Genome-scale experimental platforms provide vast amounts of data with the potential to dramatically improve our understanding of biology and pave the way to new therapies for human diseases. The challenge now is developing the right conceptual and mathematical frameworks to process and interpret these data, and ultimately transform it into knowledge about biological systems.
The primary goal of my research is to provide actionable data-driven models for use in cancer genomics and drug development. The main interest lies in network-based methods that extend across multiple data dimensions: genome, transcriptome, proteome, metabolome; and multiple biological scales: from single genes and proteins, to complexes and pathways, to entire cells, tissues and organs. My recent work includes algorithms for mapping dynamic changes in networks during development and in response to disease and stress conditions, robust methods for biomarker identification, and probabilistic methods for comparing biological networks across species.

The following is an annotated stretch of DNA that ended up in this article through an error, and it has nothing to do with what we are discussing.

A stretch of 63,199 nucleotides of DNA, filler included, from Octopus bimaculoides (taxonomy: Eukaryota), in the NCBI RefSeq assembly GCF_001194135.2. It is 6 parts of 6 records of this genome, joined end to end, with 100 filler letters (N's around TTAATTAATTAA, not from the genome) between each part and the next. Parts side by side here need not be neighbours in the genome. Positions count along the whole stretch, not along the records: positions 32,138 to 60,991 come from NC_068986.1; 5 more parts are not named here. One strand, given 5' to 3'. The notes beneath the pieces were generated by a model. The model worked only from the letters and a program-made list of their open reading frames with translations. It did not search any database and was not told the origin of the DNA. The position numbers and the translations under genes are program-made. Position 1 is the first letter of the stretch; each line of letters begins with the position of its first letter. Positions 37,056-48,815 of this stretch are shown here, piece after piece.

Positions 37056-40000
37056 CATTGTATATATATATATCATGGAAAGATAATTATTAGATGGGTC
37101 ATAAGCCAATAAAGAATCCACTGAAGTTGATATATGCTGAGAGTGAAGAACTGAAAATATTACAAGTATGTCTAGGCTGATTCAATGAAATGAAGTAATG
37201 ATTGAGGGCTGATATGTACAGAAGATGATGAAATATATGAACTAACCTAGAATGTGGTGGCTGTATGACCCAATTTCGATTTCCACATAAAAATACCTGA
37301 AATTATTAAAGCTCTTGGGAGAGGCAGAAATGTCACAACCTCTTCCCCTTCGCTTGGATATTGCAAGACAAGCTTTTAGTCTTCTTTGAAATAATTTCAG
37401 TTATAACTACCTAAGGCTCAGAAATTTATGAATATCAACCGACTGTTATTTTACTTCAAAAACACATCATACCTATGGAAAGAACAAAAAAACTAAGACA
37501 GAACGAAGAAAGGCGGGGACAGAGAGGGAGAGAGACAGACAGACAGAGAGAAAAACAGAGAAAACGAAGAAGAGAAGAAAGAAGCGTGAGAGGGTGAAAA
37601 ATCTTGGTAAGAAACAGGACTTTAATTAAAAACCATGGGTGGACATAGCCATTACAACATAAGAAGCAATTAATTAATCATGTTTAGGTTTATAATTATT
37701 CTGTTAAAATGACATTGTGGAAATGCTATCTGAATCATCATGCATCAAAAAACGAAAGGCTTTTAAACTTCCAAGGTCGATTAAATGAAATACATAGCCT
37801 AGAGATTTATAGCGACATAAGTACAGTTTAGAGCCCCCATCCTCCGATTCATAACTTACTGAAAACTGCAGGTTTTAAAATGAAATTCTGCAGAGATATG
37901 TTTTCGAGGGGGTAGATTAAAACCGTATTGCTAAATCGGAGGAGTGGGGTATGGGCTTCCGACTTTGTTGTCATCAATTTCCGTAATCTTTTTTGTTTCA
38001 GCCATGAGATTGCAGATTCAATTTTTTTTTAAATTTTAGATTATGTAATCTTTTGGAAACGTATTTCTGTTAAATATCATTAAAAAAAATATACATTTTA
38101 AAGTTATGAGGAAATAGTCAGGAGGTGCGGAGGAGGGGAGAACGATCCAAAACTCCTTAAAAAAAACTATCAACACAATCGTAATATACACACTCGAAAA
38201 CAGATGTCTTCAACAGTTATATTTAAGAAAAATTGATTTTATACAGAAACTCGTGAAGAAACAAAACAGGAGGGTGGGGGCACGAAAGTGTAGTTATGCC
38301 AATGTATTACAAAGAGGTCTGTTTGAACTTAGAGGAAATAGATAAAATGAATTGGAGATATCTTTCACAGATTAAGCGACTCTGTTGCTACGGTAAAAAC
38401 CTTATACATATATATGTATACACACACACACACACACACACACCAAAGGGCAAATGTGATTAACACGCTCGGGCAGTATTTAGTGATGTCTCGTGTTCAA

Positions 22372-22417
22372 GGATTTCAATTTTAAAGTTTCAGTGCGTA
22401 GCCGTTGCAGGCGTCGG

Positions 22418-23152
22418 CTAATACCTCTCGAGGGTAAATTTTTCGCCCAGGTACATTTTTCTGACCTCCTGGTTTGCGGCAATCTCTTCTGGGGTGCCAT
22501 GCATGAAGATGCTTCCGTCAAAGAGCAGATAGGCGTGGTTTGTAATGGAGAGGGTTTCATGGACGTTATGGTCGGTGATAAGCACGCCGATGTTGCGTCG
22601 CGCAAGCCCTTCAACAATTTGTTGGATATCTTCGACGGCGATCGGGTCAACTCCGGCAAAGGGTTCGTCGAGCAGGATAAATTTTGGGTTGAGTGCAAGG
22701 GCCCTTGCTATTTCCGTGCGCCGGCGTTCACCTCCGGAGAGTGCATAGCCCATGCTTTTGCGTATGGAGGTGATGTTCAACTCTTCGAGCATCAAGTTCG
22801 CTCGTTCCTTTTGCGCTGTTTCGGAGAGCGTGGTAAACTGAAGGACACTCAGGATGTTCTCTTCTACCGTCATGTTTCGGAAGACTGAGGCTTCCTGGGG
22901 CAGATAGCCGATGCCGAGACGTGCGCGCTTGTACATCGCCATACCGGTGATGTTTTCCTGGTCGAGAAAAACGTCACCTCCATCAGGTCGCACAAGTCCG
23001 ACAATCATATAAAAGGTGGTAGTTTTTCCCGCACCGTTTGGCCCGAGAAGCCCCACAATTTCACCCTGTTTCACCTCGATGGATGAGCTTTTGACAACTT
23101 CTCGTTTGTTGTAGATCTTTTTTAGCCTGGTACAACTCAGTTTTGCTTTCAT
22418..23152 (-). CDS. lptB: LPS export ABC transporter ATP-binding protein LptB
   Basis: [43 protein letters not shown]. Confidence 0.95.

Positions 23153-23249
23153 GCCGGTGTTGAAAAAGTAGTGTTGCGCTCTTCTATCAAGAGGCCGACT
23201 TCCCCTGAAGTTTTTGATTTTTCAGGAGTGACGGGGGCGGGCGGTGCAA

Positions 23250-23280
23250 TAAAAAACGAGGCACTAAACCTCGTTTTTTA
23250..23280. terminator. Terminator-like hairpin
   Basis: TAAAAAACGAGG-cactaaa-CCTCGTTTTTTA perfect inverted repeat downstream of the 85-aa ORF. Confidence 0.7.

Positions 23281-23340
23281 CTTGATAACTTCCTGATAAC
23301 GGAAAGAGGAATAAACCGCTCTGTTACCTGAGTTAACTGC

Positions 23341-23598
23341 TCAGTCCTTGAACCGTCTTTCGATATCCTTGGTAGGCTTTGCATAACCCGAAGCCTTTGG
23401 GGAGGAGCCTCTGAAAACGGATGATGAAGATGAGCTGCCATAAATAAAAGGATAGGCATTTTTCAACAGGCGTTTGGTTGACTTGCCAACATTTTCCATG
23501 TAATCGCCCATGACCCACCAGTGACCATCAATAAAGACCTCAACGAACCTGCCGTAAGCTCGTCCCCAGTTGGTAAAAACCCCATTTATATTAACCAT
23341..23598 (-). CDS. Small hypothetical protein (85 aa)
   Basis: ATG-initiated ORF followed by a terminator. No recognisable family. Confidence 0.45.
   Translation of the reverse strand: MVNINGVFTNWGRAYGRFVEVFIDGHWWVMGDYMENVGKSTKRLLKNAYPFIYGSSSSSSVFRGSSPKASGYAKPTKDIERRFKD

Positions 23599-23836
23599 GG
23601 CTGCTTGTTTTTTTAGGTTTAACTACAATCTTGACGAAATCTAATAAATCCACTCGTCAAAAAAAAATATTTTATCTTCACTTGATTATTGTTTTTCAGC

Most recently I developed a computational method for constructing network-based ontologies of gene function. Ontologies are essential in many domains, capturing knowledge as a hierarchy of concepts and their interrelationships. Most ontologies, including those in biology, are typically developed through manual expert curation. In our work, we found that the vast amounts of genomic data now available can be transformed to automatically assemble on ontology of gene function that rivals manually constructed ontologies in coverage and power. Our network-extracted ontology (NeXO) provides a new resource for systems and synthetic biology - i.e. a data-driven multiscale catalog of cellular machinery, from genes to complexes, to pathways and higher-order processes. It also provides a way to systematically update manually constructed ontologies with new terms and relationships derived from high-throughput data (see article and commentary in Nature Biotechnology). You can access the NeXO ontology using Cytoscape or an OBO file browser such as OBO-Edit (see here). NeXO is now also available online:www.nexontology.org.